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Don Black's Greatest Victory

By Gordon Cobbledick
American Weekly, September 12, 1948

Donald Paul Black was becoming modest after pitching a no-hit game
against the Philadelphia Athletics on July 10, 1947, but his humility
took none of the traditional forms.

What he said was-and there was a touch of grimness in the way he said
it: "You can chalk that victory up for Alcoholics Anonymous."

To pitch a no-hit game in these days of power-hitting demands a rare
combination of skill, endurance, intelligence and plain luck. The pre
A.A. Don Black could have contributed none of them.

Like the thousands of other ex-drunks who have banded themselves
together for mutual protection in Alcoholics Anonymous, Black asks and
accepts no personal credit for the startling reformation that lifted him
from the brink of obscurity into the company of baseball immortals.

Black didn't drink because it was fun. He drank because he couldn't help
himself. But Alcoholics Anonymous helped him as it has helped thousands.

In his gratitude, Black has voluntarily renounced his anonymity that is
one of the foundation stones of A.A., in order to publicize the job that
the organization can do for the thousands who are afflicted as he was.

Connie Mack, 85 year-old manager of the Athletics, was easily the most
surprised person in the Cleveland Stadium the night Don Black shut out
his hard-hitting team without a hit or anything resembling one.

Connie, noted for his patience with base-ball's problem children, lost
patience with black after several years of trying to induce him to give
up liquor and capitalize on his baseball talents. Connie appealed to
Don's pride, to his pocketbook and to his sense of loyalty to his wife
and two pretty young daughters. Nothing worked.

The Athletics finally were glad to let Black go to the Cleveland
Indians.

In 1946 Black won only one game for Cleveland. He was shipped down the
river to Milwaukee where against minor league opposition, he lost five
games, won none.

Shortly after Don had been sent to the minors, Bill Veeck, a 32-year-old
ex-marine whose father had been president of the Chicago Cubs, organized
a syndicate that bought the Cleveland franchise. Veek knew hoe badly the
Indians needed pitchers and he knew that the alcoholic Black couldn't
help them. But he also knew about A.A.

When the Milwaukee season ended Veeck asked Black to stop off in
Cleveland on the way to his Virginia home. He and his business manager
talked long and earnestly with the wayward pitcher. They found only one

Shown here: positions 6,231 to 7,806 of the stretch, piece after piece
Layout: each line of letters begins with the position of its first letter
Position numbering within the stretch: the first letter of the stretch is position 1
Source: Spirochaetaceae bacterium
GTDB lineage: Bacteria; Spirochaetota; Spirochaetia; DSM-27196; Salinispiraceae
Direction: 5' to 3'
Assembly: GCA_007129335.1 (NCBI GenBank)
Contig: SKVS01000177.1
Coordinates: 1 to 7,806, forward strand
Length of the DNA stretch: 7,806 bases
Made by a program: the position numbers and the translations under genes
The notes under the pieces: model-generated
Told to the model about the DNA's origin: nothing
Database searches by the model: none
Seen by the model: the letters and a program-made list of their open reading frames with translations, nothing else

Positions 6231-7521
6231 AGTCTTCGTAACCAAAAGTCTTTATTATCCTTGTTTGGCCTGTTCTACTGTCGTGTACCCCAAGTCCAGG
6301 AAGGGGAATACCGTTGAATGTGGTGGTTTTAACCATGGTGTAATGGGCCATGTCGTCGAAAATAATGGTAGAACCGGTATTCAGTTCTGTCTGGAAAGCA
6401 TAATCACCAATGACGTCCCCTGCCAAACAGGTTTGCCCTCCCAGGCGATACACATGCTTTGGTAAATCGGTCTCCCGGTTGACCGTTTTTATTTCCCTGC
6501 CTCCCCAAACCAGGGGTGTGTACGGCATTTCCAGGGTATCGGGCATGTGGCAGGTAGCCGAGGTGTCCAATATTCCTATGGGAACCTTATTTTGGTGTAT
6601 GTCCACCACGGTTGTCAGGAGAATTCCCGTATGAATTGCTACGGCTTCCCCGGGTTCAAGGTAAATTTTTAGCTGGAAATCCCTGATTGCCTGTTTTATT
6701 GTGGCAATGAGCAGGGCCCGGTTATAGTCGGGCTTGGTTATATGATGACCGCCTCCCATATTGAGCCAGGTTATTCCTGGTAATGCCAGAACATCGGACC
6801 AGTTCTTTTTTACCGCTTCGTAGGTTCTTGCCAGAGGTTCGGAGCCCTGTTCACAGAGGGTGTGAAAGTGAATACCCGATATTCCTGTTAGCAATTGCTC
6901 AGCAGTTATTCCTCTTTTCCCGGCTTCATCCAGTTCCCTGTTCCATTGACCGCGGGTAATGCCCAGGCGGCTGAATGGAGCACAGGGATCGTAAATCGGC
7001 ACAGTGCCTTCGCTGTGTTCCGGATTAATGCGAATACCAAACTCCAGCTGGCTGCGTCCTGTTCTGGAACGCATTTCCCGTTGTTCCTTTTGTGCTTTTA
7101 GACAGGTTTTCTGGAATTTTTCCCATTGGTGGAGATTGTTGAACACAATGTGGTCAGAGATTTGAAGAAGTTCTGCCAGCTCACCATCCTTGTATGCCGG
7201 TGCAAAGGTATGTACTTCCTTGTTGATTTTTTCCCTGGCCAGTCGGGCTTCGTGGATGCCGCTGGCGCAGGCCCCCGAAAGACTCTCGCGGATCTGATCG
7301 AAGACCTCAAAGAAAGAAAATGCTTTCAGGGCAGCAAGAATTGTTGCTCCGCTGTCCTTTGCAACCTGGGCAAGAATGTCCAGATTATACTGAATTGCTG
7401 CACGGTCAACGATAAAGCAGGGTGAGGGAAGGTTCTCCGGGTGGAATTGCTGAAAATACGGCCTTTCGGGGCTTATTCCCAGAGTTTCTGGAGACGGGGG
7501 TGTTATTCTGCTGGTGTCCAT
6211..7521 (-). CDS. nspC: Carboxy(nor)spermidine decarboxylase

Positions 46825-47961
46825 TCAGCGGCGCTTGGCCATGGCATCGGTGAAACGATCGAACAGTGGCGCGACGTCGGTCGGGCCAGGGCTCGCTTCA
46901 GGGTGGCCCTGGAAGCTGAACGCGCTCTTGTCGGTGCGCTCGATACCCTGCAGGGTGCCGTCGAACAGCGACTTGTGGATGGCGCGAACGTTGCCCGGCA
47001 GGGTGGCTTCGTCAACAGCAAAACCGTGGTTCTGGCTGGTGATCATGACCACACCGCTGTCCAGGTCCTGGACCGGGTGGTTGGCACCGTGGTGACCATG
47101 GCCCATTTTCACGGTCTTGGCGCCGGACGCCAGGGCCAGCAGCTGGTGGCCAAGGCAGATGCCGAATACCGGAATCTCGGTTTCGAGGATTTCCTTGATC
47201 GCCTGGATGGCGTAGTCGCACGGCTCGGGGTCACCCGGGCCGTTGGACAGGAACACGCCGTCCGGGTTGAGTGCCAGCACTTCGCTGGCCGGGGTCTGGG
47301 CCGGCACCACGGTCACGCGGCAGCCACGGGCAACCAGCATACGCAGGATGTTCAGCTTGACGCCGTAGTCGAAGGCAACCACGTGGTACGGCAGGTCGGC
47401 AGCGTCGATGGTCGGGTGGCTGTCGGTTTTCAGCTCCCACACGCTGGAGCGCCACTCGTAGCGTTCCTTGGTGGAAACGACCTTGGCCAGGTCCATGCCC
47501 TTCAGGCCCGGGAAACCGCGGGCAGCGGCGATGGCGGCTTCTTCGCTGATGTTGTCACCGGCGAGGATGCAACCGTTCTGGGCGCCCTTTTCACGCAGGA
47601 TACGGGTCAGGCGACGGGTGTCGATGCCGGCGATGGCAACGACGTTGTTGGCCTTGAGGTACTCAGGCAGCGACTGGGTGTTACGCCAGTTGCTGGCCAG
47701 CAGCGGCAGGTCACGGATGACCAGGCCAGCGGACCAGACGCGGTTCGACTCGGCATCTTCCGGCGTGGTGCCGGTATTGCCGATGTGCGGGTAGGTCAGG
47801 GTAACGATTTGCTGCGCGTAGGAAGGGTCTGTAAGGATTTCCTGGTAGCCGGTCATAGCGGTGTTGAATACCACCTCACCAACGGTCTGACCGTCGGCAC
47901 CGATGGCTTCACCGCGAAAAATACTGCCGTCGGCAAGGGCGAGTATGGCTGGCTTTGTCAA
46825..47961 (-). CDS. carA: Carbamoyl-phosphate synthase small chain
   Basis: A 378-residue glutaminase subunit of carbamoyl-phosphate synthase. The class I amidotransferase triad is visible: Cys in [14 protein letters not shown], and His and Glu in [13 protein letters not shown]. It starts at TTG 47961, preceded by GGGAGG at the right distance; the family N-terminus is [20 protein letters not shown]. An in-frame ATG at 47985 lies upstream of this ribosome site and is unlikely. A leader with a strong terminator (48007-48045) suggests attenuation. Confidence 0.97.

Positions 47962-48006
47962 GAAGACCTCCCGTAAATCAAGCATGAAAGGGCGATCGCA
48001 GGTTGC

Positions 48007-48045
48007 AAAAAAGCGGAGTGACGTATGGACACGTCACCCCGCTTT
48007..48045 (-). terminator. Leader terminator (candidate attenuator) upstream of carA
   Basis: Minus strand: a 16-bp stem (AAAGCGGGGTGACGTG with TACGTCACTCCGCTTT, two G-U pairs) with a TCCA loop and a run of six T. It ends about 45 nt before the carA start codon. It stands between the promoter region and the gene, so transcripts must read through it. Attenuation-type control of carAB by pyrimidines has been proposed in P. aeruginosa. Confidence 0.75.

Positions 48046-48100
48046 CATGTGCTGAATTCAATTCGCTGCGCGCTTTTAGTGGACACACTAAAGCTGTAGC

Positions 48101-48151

encouraging sign: Black admitted despairingly that the stuff had him
licked.

"Not if you can say that," Veek assured him.

He sent for some representatives of Alcoholics Anonymous. They told Don
that every one of them had been a drunken sot who had been restored to a
respected place in the community through the understanding offices of
A.A. With a shrug that said: "What can I lose?" Don agreed to give it a
trial.

Veek obtained a winter job for him in Cleveland and the A.A.
organization went to work.

Don made his first semi-public appearance at a dance given by Veek. Some
acquaintances failed to recognize the good-looking clear-eyed man who,
accompanied by a pretty young woman, smiled a hello, asked if he might
sit at their table, and ordered a coke.

The acquaintances responded with a vague "good evening," prepared to
resume sipping their highballs and then, with a "double take" straight
from the Hollywood studios, saw that the late arrivals were Don Black
and his wife, Betty.

Don's first pitching assignment in the 1947 season was against the
Detroit Tigers. He won 5 to 3, but it was a tough game. In one of the
middle innings, when he was engaged in pitching his way out of a jam, a
press box cynic speculated: "I wonder what he'd give for a slug of
bourbon."

Black answered the question later with a smile.

"All I wanted in that situation was a fresh stick of chewing gum.
Bourbon doesn't even tempt me."

Later he was subjected to a stiffer test when he lost a succession of
extremely well pitched games through the batting weakness of his
teammates. But A.A. was still on the job to encourage him.

"I'm living a new life," Black said recently. "I'm beginning to
appreciate friendships I almost ruined. Physically, I'm 100 percent
improved. I'm grateful to a lot of folks in and out of A.A. who helped
to keep me from sliding all the way down."

Betty Black's eyes were moist as she added her testimony:

"It's hard to put into words. Just say were happy now."

With the 1948 season well under way. Black was pitching well for
Cleveland and still a total abstainer.

Black is not the first ball player to be saved by Alcoholics Anonymous.
Rollie Hemsley was a notorious drunkard when, several years ago, he
placed himself in the hands of A.A. At that time there was no A.A. group
in Cleveland, and Hemsley had to go to Akron to meetings. Today
Cleveland has more than 70 groups with membership up to 300 in each.

Like Black, Hemsley gladly surrendered the anonymity to which he was
entitled, and through the publicity attending his reclamation was
largely responsible for saving many prominent Clevelanders from
alcoholism. Both players agree with medical authorities that alcoholism
is a disease and that no stigma attaches to one who allows it to be
known that he has been cured.

It is a peculiarity of A.A. that its members make no effort to sell
total abstinence.

"If you can drink and handle it," they say, "you're lucky. We wish we
could."

Don Black doesn't even wish he could. He isn't interested.

American Weekly, September 12, 1948

 

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